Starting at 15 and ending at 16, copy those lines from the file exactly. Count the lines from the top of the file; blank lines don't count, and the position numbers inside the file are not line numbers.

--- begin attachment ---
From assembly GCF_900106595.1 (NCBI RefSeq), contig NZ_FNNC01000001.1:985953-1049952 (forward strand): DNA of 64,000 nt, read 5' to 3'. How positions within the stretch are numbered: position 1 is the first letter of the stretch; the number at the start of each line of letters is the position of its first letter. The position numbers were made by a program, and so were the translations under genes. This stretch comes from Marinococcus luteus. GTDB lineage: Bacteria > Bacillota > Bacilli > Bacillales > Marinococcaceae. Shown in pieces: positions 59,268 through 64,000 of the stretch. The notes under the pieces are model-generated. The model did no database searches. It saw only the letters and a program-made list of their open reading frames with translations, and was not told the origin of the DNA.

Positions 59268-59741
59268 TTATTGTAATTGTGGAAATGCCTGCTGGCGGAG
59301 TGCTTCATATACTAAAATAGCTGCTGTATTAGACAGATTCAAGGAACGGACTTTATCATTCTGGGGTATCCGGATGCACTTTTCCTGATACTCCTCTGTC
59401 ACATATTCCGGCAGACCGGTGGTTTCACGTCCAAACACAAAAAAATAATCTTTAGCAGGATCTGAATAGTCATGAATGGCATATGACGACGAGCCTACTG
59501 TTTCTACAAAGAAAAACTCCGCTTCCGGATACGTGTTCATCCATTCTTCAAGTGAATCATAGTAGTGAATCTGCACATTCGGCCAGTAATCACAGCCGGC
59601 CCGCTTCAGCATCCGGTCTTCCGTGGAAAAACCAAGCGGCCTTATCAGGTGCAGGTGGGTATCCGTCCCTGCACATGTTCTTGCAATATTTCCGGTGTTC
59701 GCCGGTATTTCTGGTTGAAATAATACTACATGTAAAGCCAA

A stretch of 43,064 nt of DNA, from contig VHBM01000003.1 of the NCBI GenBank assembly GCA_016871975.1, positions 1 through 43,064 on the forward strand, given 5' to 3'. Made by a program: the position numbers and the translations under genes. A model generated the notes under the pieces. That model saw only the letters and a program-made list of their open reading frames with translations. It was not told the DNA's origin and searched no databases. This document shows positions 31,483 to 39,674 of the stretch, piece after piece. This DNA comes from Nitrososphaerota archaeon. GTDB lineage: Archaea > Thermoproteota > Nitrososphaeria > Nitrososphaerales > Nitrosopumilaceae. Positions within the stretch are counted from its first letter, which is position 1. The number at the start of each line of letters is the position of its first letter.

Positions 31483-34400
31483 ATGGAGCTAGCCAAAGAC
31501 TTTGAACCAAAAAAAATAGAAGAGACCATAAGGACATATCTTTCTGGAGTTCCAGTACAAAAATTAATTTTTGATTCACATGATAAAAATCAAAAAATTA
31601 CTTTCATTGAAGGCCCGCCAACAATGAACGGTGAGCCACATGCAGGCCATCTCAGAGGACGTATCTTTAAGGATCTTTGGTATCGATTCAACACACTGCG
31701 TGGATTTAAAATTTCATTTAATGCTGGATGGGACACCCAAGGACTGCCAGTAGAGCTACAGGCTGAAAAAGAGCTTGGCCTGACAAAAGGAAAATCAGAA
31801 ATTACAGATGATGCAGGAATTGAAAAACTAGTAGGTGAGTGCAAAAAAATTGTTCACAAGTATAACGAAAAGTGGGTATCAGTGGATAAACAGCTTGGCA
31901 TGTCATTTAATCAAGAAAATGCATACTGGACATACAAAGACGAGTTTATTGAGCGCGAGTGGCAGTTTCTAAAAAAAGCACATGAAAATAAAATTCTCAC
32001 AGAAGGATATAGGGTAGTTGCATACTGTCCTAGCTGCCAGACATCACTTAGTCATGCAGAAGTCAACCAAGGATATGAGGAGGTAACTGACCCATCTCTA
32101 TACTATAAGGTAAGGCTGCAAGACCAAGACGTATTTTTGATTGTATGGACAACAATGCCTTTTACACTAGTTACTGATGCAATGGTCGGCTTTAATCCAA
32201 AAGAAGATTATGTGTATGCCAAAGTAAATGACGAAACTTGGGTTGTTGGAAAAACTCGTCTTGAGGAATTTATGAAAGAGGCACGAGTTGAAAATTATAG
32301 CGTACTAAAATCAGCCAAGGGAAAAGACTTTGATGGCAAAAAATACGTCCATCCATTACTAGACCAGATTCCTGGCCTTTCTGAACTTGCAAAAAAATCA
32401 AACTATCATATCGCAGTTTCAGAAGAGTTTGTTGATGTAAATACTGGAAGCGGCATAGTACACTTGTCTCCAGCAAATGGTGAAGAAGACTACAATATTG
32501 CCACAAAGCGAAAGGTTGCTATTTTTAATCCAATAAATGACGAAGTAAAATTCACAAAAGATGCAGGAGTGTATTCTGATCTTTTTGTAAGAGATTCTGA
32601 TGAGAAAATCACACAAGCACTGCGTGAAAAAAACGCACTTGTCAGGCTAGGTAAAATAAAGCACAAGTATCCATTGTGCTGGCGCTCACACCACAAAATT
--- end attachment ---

31801 ATTACAGATGATGCAGGAATTGAAAAACTAGTAGGTGAGTGCAAAAAAATTGTTCACAAGTATAACGAAAAGTGGGTATCAGTGGATAAACAGCTTGGCA
31901 TGTCATTTAATCAAGAAAATGCATACTGGACATACAAAGACGAGTTTATTGAGCGCGAGTGGCAGTTTCTAAAAAAAGCACATGAAAATAAAATTCTCAC